(Cross-posted to math stackexchange question 130154)

I am trying to analyze the following branching process. We start with a root (level 0) node. Each surviving node has two children, each of which may or may not survive. This branching process goes through $n$ levels, so there are $2^n$ leaf nodes. I want to estimate the probability that there is at least one surviving leaf node.

Furthermore, each node in the branching process carries some "information," which affects the survival probability and distribution of its children. The two children of a node (including their information and survival) are independently and identical distributed, given the information of the parent.

For each level $i = 0, \dots, n$ I have a lower bound $P_i$ on the probability that any given level-$i$ node survives. However, all of these events may be very dependent on each other. I also have a lower bound $Q$ on the probability that any given level-$i$ node survives to level $i+1$ (independent of any other events that may have occured).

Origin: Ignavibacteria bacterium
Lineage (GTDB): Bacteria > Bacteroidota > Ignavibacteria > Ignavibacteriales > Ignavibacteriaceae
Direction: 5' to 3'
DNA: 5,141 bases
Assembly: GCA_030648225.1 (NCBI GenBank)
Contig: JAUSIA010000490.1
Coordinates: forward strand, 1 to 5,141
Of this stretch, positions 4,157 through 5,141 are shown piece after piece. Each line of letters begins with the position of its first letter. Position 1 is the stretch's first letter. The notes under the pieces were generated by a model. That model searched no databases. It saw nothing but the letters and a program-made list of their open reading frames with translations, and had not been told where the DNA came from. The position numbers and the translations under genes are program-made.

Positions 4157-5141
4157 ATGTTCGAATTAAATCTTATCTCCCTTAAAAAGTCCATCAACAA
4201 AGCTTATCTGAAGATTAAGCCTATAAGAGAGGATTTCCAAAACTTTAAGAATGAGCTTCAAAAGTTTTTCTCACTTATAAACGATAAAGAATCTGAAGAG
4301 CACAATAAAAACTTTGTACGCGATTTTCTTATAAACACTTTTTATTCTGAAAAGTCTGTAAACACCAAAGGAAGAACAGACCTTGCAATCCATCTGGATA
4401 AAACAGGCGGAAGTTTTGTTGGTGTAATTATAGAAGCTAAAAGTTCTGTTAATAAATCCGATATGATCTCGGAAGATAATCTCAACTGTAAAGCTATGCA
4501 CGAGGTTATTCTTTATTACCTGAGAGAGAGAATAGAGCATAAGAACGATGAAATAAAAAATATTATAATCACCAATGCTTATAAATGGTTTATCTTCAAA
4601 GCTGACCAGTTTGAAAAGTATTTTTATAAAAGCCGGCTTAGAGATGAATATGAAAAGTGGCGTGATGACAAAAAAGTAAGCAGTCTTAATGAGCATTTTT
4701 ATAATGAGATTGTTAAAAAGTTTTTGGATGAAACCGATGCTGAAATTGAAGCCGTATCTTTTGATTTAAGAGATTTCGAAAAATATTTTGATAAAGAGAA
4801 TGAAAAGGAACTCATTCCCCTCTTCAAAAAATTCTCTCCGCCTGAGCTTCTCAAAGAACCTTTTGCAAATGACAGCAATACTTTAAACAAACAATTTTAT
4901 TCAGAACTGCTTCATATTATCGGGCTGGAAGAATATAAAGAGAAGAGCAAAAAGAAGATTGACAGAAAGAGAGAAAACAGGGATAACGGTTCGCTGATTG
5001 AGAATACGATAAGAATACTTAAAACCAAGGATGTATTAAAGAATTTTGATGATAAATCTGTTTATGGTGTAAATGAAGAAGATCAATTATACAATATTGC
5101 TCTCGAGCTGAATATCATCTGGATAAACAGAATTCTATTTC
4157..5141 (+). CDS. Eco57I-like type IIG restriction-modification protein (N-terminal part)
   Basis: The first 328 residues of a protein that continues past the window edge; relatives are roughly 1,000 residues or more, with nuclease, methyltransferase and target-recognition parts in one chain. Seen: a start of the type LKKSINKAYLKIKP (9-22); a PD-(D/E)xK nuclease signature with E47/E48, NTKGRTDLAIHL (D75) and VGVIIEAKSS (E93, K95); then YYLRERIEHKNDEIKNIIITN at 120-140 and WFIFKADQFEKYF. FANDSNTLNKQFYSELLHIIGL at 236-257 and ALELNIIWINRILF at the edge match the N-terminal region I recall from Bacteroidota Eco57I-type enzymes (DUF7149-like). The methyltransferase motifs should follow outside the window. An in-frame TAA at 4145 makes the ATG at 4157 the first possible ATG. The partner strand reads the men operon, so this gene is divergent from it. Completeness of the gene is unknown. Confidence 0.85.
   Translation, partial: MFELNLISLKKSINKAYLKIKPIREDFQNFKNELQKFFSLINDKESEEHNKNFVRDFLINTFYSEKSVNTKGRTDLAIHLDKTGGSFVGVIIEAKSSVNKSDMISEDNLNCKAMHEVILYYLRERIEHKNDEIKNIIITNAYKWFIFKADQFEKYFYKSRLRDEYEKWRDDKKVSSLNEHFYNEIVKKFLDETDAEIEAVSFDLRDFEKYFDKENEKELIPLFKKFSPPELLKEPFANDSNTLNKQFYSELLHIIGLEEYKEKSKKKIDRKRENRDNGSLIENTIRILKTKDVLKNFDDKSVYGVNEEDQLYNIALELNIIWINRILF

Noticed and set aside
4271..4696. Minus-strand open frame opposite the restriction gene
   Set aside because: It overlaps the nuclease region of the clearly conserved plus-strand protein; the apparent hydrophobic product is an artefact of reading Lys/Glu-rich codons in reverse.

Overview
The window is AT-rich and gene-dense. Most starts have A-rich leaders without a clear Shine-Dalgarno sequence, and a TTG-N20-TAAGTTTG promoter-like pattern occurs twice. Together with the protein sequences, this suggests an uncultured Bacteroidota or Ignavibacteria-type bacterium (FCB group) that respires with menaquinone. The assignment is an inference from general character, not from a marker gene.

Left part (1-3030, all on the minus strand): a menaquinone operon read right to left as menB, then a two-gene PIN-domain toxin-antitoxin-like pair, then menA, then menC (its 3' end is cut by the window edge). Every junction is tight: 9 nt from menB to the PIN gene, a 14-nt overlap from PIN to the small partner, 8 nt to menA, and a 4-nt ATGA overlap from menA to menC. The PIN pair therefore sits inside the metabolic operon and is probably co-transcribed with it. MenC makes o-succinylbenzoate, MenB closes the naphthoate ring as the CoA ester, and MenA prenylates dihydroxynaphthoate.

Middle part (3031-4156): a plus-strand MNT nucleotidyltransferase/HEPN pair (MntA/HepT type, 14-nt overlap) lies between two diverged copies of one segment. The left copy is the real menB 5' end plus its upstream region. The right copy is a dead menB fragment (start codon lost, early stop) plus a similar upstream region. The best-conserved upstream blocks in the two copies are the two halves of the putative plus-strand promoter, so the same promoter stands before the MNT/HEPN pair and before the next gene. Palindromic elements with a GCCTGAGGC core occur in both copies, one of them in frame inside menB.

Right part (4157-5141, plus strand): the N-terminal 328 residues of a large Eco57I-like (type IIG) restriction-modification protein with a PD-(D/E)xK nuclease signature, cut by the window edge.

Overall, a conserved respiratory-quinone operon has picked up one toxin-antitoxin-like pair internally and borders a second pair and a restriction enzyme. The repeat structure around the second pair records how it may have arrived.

In the regime $2^n P_n \ll 1$ one could hope to show that the probability that a leaf node survives is about $2^n P_n$. At the very least, I would like to show that the probability of survival is much more than $2^n Q^n$. This is what would occur if I had a uniform Galton-Watson process with probability $Q$ exactly.

Intuitively, the "clumpiest" possible distribution of probabilities would be if all the nodes at level $n$ had completely the same support. In other words, there is an initial probability of $P_n$ that all the leaves in the tree survive. But it seems that with appropriate values for $P_1, \dots, P_{n-1}$ and $Q$ one should be able to rule this out.

Thanks for any help